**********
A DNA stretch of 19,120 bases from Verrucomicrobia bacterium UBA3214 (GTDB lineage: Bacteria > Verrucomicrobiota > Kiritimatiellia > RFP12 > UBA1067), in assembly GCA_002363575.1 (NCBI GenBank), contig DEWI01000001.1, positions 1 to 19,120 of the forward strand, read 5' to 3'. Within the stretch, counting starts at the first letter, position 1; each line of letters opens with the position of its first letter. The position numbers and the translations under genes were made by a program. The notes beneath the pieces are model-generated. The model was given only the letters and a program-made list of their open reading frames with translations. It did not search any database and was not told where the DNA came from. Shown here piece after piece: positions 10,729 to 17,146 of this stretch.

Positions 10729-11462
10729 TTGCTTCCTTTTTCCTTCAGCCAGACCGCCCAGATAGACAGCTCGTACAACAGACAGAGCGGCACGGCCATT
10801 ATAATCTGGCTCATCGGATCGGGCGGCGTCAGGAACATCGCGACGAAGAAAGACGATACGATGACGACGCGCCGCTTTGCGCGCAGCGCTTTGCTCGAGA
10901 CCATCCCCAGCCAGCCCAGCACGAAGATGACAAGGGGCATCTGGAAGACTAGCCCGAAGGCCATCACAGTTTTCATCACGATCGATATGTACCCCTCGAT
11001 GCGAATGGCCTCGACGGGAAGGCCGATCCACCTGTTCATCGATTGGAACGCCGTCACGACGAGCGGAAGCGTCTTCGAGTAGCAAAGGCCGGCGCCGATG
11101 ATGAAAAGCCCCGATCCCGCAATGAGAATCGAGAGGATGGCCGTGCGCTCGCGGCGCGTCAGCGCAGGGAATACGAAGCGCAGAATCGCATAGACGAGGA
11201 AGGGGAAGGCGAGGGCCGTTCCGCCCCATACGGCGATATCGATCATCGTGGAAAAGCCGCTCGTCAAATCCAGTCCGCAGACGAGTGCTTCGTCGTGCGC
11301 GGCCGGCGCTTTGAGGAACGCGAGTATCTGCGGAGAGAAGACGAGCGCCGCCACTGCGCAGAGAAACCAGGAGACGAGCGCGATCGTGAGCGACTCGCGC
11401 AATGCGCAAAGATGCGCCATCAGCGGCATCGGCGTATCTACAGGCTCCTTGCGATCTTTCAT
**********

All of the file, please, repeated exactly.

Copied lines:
A DNA stretch of 19,120 bases from Verrucomicrobia bacterium UBA3214 (GTDB lineage: Bacteria > Verrucomicrobiota > Kiritimatiellia > RFP12 > UBA1067), in assembly GCA_002363575.1 (NCBI GenBank), contig DEWI01000001.1, positions 1 to 19,120 of the forward strand, read 5' to 3'. Within the stretch, counting starts at the first letter, position 1; each line of letters opens with the position of its first letter. The position numbers and the translations under genes were made by a program. The notes beneath the pieces are model-generated. The model was given only the letters and a program-made list of their open reading frames with translations. It did not search any database and was not told where the DNA came from. Shown here piece after piece: positions 10,729 to 17,146 of this stretch.

Positions 10729-11462
10729 TTGCTTCCTTTTTCCTTCAGCCAGACCGCCCAGATAGACAGCTCGTACAACAGACAGAGCGGCACGGCCATT
10801 ATAATCTGGCTCATCGGATCGGGCGGCGTCAGGAACATCGCGACGAAGAAAGACGATACGATGACGACGCGCCGCTTTGCGCGCAGCGCTTTGCTCGAGA
10901 CCATCCCCAGCCAGCCCAGCACGAAGATGACAAGGGGCATCTGGAAGACTAGCCCGAAGGCCATCACAGTTTTCATCACGATCGATATGTACCCCTCGAT
11001 GCGAATGGCCTCGACGGGAAGGCCGATCCACCTGTTCATCGATTGGAACGCCGTCACGACGAGCGGAAGCGTCTTCGAGTAGCAAAGGCCGGCGCCGATG
11101 ATGAAAAGCCCCGATCCCGCAATGAGAATCGAGAGGATGGCCGTGCGCTCGCGGCGCGTCAGCGCAGGGAATACGAAGCGCAGAATCGCATAGACGAGGA
11201 AGGGGAAGGCGAGGGCCGTTCCGCCCCATACGGCGATATCGATCATCGTGGAAAAGCCGCTCGTCAAATCCAGTCCGCAGACGAGTGCTTCGTCGTGCGC
11301 GGCCGGCGCTTTGAGGAACGCGAGTATCTGCGGAGAGAAGACGAGCGCCGCCACTGCGCAGAGAAACCAGGAGACGAGCGCGATCGTGAGCGACTCGCGC
11401 AATGCGCAAAGATGCGCCATCAGCGGCATCGGCGTATCTACAGGCTCCTTGCGATCTTTCAT